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CLIMATE ACTION PROGRAMME

31 January 2018

PGA Tour charts first steps into sustainability

The Professional Golf Association (PGA) in the United States has released its first report into the body’s social and environmental impact.

“The PGA recognizes the critical need to tell the story of the industry’s sustainability successes and challenges”, it said in a statement.

The association has, therefore, conducted an assessment of its sustainability performance among almost 30 of its key stakeholders.

The PGA has a major presence not only in golf, but in the world of sport. It runs 10,000 golf facilities, has 29,000 members and helps contribute $70 billion to the industry in the US.

It also runs international tournaments, such as the PGA Championship and the Ryder Cup, which require huge amounts of energy and resources to help run. As a result, the PGA is working with energy company Constellation to offset its carbon footprint at these events. The organisation has committed to purchasing renewable energy certificates to ensure that 100 percent of the energy used during its US events will be matched with wind power generation.

The assessment showed that in 2017 this scheme has already helped offset 2450 megawatt hours of electricity, the equivalent of taking 390 cars off the road.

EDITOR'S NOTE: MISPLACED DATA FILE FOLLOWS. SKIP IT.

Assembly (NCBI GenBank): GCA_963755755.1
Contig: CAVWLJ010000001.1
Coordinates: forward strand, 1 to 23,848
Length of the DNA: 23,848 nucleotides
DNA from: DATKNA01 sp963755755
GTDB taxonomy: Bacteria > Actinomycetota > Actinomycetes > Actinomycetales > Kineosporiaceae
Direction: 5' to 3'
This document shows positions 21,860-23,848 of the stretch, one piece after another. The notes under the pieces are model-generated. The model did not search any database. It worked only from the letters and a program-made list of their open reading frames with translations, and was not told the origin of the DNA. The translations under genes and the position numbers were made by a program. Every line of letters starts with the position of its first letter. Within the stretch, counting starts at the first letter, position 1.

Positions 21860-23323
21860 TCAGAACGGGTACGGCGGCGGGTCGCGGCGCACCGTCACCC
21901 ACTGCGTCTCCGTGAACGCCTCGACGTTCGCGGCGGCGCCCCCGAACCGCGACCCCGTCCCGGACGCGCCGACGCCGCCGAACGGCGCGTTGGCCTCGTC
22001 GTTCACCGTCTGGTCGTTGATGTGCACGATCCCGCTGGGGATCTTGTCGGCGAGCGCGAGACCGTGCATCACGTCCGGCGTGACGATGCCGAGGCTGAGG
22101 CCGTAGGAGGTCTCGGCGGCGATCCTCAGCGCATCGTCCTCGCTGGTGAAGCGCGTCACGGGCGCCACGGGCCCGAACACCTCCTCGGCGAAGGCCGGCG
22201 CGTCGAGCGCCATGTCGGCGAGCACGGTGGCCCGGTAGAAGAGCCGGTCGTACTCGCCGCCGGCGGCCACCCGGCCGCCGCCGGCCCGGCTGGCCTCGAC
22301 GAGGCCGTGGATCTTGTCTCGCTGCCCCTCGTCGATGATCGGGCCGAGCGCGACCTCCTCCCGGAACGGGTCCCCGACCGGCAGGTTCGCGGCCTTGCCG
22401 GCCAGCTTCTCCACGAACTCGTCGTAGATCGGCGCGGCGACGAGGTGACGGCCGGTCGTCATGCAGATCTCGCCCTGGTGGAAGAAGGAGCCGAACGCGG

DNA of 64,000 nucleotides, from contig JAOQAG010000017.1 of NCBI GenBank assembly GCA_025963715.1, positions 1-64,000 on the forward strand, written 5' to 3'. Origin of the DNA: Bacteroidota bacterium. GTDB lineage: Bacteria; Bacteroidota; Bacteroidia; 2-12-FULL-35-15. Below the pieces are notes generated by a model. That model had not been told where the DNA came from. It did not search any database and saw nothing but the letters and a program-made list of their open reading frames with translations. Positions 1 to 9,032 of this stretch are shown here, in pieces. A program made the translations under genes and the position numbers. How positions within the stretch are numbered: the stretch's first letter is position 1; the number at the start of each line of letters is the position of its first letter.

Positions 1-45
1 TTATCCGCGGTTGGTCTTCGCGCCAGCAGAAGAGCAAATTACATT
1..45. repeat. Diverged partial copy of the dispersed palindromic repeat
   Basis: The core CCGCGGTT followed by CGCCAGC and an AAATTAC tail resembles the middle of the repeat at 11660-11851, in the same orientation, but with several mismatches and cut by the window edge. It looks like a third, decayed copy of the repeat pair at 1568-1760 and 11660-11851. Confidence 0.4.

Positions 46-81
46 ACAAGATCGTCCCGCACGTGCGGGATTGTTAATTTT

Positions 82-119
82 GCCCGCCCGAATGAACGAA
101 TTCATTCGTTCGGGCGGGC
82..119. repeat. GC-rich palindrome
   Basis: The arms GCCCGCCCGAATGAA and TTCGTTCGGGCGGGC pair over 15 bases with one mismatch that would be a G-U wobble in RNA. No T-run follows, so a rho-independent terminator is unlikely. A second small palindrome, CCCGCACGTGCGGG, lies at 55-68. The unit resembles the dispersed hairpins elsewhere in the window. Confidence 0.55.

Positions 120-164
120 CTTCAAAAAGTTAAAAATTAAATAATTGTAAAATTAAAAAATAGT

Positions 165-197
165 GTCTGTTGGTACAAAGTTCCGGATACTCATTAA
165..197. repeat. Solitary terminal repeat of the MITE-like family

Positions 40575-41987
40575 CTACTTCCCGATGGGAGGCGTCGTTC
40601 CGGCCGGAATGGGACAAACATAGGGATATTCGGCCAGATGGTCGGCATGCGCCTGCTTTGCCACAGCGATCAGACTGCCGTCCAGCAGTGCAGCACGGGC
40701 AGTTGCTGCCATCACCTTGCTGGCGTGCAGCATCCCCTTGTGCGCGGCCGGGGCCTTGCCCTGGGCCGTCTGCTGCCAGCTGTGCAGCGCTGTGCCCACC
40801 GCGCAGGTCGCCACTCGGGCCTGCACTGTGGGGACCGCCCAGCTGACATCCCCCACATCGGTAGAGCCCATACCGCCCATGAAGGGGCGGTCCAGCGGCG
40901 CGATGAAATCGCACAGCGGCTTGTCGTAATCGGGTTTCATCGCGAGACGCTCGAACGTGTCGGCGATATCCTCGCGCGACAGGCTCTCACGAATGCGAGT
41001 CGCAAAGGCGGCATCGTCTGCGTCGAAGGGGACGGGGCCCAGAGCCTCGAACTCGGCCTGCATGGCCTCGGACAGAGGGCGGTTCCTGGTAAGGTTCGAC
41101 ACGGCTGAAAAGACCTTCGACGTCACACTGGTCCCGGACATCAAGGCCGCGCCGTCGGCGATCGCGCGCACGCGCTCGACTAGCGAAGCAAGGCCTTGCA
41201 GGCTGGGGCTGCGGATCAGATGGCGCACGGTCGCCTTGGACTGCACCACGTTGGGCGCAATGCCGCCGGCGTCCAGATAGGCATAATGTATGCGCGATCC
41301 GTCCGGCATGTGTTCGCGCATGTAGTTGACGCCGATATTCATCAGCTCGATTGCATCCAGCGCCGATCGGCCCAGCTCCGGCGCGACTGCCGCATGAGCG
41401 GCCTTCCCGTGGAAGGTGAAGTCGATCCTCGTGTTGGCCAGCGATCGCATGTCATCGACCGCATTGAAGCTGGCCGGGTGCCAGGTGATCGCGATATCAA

As a result of the report, six key areas have been identified in order to improve sustainability. These cover: environmental footprint, diversity, engaging the next generation, educating the workforce, improving quality of life, and growing the game.

 “Social responsibility is intrinsically linked to the success of the PGA of America and the entire golf industry,” said PGA of America CEO Pete Bevacqua.

“Golf has many wide-reaching positive impacts—from the jobs created in local communities to green space and wildlife habitats that golf courses provide to the significant philanthropic contributions our industry delivers to worthy causes. Our future relies on how well we can expand these initiatives to new audiences, while injecting new energy into the services we provide to our PGA Professionals, in order to grow the game worldwide.”

Joe Nigro, CEO of Constellation, said the company was “proud of the progress we’ve made in partnership with PGA of America in reducing the environmental footprint of the game of golf and raising awareness of responsible energy use among its Members”.

It is hoped that the PGA can provide clear guidance and a strong example to improve sustainability across the game of golf. Some tournaments on the PGA Tour, such as the Phoenix Open, have already made significant advances towards making their courses fully sustainable.

 

Image Credit: Edewaa Foster

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